If an elderly parent who has a reputation for looking sharp and dressing impeccably has suddenly stopped ‘looking after themselves’, this may be an indication of a health problem or simply lack of interest in his or her appearance and surroundings. It is certainly worthy of further investigation and perhaps a sign that he or she is unable to take care of those details. Maybe they have stopped caring about their appearance or maybe they simply need help getting ready in the morning and winding down at night. An assisted living facility might be the solution.

Messy House

The house that was once spotless and squeaky clean has become cluttered. When you come to visit you notice unopened boxes on the floor, groceries not put into cupboards, and clothing strewn all over the living room sofa. Their lack of care for the environment could indicate that the house they once took great pride in maintaining, has become a burden. It now depletes energy that your elderly parent cannot afford to expend on household duties. This clutter could potentially lead to something much more serious in the future. As the clutter builds, so also is the risk for falls and other issues such as illness related to spoiled food and vermin.

Missed Appointments

You planned that lunch two weeks in advance and even made a reservation but your elderly family member didn’t show. When you called to ask why, they were confused and said they didn’t even remember scheduling the lunch date. Have they also missed doctors’ appointments? Though missed lunch dates can be rescheduled, a missed doctors appointment could have serious consequences down the road- such as an undetected health issue not receiving timely attention and care.

Concerned Friends

The friends of your elderly parent are concerned and give you a call to ask if you’ve noticed the same things they’ve noticed about your elderly parent. Up until this point you thought the strange signs like missed appointments, a messy house, or poor appearance were just simple forgetfulness. But now that others are voicing their concerns, it may be time to take a closer look at other options.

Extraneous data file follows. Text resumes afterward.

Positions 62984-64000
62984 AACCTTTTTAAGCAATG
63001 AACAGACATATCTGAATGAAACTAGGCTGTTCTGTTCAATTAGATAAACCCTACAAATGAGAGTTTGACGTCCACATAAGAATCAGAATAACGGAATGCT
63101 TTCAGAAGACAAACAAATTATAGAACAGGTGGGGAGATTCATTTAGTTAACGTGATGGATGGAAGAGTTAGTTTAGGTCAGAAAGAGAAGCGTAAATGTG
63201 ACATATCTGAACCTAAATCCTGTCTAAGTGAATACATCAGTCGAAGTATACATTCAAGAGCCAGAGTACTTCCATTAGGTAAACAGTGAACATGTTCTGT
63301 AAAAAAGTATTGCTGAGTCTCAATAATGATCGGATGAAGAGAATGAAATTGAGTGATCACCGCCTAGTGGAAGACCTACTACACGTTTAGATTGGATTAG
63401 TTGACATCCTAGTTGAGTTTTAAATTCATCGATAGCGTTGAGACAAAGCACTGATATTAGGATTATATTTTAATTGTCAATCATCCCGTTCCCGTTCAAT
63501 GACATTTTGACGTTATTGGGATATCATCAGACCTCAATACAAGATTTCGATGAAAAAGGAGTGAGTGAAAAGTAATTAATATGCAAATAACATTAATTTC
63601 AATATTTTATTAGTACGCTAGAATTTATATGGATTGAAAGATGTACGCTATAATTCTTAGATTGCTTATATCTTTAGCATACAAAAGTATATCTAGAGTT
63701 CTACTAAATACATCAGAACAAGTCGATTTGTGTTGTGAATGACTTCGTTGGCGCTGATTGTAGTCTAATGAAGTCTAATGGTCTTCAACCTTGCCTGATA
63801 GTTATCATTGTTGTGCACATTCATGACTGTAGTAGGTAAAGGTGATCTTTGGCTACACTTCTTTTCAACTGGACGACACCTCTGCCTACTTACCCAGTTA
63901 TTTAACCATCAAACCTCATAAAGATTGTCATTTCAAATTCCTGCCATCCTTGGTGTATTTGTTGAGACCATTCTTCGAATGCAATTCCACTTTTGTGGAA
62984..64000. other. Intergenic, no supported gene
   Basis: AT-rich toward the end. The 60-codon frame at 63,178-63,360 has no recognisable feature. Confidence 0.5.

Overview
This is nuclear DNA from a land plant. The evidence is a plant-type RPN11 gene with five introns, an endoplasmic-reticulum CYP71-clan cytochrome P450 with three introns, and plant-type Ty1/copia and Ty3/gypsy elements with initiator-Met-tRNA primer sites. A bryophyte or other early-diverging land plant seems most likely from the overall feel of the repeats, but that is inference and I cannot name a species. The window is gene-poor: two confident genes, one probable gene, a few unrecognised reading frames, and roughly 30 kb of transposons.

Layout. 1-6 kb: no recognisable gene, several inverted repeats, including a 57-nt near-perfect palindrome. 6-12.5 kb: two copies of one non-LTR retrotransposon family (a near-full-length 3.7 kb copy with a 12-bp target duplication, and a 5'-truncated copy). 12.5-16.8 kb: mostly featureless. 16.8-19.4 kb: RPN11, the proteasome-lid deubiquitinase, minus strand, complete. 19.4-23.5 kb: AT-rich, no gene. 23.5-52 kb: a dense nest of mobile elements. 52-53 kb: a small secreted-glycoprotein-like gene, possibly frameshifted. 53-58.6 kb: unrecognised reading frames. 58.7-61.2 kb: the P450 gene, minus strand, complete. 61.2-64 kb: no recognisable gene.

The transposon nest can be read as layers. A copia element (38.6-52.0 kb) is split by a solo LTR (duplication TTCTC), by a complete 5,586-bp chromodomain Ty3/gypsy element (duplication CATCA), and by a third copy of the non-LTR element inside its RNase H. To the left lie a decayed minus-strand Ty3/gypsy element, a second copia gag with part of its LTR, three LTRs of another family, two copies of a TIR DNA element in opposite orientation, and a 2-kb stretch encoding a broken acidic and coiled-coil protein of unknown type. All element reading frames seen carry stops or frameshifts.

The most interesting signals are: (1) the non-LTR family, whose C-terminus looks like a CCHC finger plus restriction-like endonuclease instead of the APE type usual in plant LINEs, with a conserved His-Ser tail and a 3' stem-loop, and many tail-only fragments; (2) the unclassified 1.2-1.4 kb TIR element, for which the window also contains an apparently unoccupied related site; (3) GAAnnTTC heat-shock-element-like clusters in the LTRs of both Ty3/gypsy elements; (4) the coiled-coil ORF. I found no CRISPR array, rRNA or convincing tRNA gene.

Undoubtedly, parents consider their house to be the family base. After all, this is where their children grew up. If you bring up the option of assisted living, they might think that giving up their home will mean losing touch with family. But reassure them that that will not happen. Take them to visit their friends who have already moved into senior homes. Show them that they can still have a great life outside of their family home. Allow your parents to take their belongings with them and help them to feel as though the assisted living is their new and welcoming home.

Unfortunately many families often take too long to make this decision. But family members should understand that it is for the best if an elderly parent moves into a senior home if they are no longer safe to live alone.

My 96-year-old relative decided at age 95 to try an independent living facility “for a month” trial basis. After one month, he realized he needed more help than he could get in Independent Living, so he moved to the Assisted Living wing of the same facility. After a month there, he instructed the family to close his house because he wanted to stay. He said, “If more people realized what they can do for you in assisted living, they wouldn’t wind up in the nursing home because they waited too long!” He has made friends with a 99-year-old gentleman who he met during his month in independent living. They were from the same town but hadn’t socialized in years. Now, they eat lunch together every day.

Please feel free to check out the Bradley University site to find out more info.

About the Author
Peggy Flannigan Ph.D.

Peggy Flannigan, Ph.D., is a professor at Bradley University.